Good-quality water is available from the sand-and-gravel, Niagara, and sandstone aquifers in Waukesha County, Wis. As much as 15 gallons per minute (0.95 litres per second) can be obtained from wells almost everywhere in the county. Several hundred gallons per minute are available from aquifers in the glacial drift that fill bedrock valleys to thicknesses of 300 feet (91 metres) or more. Estimated well yields from much of the surficial outwash in western Waukesha County exceed 500 gallons per minute (31 litres per second). Estimated well yields from most of the Niagara aquifer, a dolomite as much as 325 feet (99 metres) thick in the eastern two-thirds of the county, exceed 50 gallons per minute (3.2 litres per second). The sandstone aquifer underlies the entire county and ranges in thickness from about 400 feet (120 metres) in the northwest corner to about 2,400 feet (730 metres) in the southeast corner. This aquifer yields more than 1,000 gallons per minute (63 litres per second) to wells over most of the county and is the principal source for municipal and subdivision water. Ground water in Waukesha County is of good quality and is suitable for most uses. Most of the water is a calcium magnesium bicarbonate type, is very hard [more than 180 mg/l (milligrams per litre) hardness], and requires softening for some uses. The ground water locally contains iron and manganese concentrations that exceed the limits (0.3 and 0.05 mg/l, respectively) recommended by the U.S. Public Health Service (1962, p. 7). Water high in sulfate and dissolved solids (saline water) is present locally in the Niagara and sandstone aquifers. Water from one well contained excessive nitrate (more than 45 mg/l). With one exception, wells sampled at irregular intervals indicated no significant changes in their chemical characteristics with time. About 24.3 million gallons per day (1.06 cubic metres per second) of ground water was pumped in the county in 1970. Sixty-two percent was withdrawn from the sandstone aquifer. More than one-half of the latter amount was for domestic use, and more than one-third was for industrial and commercial uses.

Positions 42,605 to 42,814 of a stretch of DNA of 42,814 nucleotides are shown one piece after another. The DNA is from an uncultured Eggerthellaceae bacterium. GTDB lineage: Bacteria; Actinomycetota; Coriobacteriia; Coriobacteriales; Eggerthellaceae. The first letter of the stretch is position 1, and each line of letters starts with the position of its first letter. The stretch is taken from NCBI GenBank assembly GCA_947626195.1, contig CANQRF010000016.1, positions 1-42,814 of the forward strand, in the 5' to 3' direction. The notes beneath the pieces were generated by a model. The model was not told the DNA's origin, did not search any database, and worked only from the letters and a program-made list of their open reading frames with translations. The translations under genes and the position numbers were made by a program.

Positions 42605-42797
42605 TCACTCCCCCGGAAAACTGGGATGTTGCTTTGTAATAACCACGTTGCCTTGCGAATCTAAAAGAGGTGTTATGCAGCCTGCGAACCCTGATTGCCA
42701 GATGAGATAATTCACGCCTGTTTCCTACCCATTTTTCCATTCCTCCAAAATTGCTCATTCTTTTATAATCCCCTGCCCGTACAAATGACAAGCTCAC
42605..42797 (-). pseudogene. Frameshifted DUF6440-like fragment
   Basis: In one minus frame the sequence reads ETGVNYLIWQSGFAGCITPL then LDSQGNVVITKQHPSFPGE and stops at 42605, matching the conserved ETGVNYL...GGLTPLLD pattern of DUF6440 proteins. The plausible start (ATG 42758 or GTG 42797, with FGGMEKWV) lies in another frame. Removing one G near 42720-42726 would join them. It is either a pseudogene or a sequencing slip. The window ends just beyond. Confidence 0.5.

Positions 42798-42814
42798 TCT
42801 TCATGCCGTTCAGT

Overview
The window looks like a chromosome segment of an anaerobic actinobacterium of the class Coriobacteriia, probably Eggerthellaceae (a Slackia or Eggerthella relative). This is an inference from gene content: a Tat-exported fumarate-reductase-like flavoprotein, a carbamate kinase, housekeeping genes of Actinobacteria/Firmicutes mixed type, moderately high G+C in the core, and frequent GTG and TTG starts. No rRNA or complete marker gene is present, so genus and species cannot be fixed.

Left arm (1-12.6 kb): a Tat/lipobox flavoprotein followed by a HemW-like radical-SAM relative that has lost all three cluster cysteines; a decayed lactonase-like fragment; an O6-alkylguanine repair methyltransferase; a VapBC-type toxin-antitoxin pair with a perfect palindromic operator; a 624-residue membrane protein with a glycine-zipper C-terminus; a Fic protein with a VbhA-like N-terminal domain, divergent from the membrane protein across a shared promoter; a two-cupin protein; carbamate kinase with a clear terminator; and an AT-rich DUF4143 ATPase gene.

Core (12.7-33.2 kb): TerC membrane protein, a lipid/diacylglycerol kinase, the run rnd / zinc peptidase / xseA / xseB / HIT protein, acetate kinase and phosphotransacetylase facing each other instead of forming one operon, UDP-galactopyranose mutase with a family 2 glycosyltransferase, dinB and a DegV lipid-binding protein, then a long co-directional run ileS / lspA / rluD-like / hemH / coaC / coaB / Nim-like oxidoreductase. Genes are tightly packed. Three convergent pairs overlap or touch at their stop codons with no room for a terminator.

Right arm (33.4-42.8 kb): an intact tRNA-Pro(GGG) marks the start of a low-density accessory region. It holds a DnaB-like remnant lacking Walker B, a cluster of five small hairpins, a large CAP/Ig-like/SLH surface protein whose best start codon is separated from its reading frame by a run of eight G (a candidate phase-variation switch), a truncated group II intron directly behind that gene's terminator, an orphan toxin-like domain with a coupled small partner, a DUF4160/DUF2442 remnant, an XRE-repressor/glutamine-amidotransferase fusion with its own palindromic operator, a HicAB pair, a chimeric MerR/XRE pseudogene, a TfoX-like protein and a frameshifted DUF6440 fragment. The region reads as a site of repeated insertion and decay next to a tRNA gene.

10. Ground-water resources and geology of Columbia County, Wisconsin

    USGS Publications Warehouse

    Harr, C.A.; Trotta, L.C.; Borman, R.G.

    1978-01-01

    About 5.0 million gallons per day of water was pumped in the county in 1974, 90 percent from the sandstone aQuifer. About 45 percent of the total water pumped was for industrial and commercial purposes~ 37 percent was for residential use, 16 percent for municipal use, and 2 percent for irrigation.

  11. Enhancing Quality in Afterschool Programs: Fifth-Year Report on a Process Evaluation of Prime Time Palm Beach County, Inc.

    ERIC Educational Resources Information Center

    Baker, Stephen; Spielberger, Julie; Lockaby, Tracey; Guterman, Kai

    2010-01-01

    Prime Time Palm Beach County, Inc. is an organization dedicated to improving the availability and quality of afterschool programs in the county. During the 2007-2008 program year, Prime Time implemented a county-wide Quality Improvement System (QIS) that included program standards, an assessment process, and on-site technical assistance delivered…

  12. Ground-water conditions in southwestern Langlade County, Wisconsin

    USGS Publications Warehouse

    Harder, Alfred Harry; Drescher, William James

    1954-01-01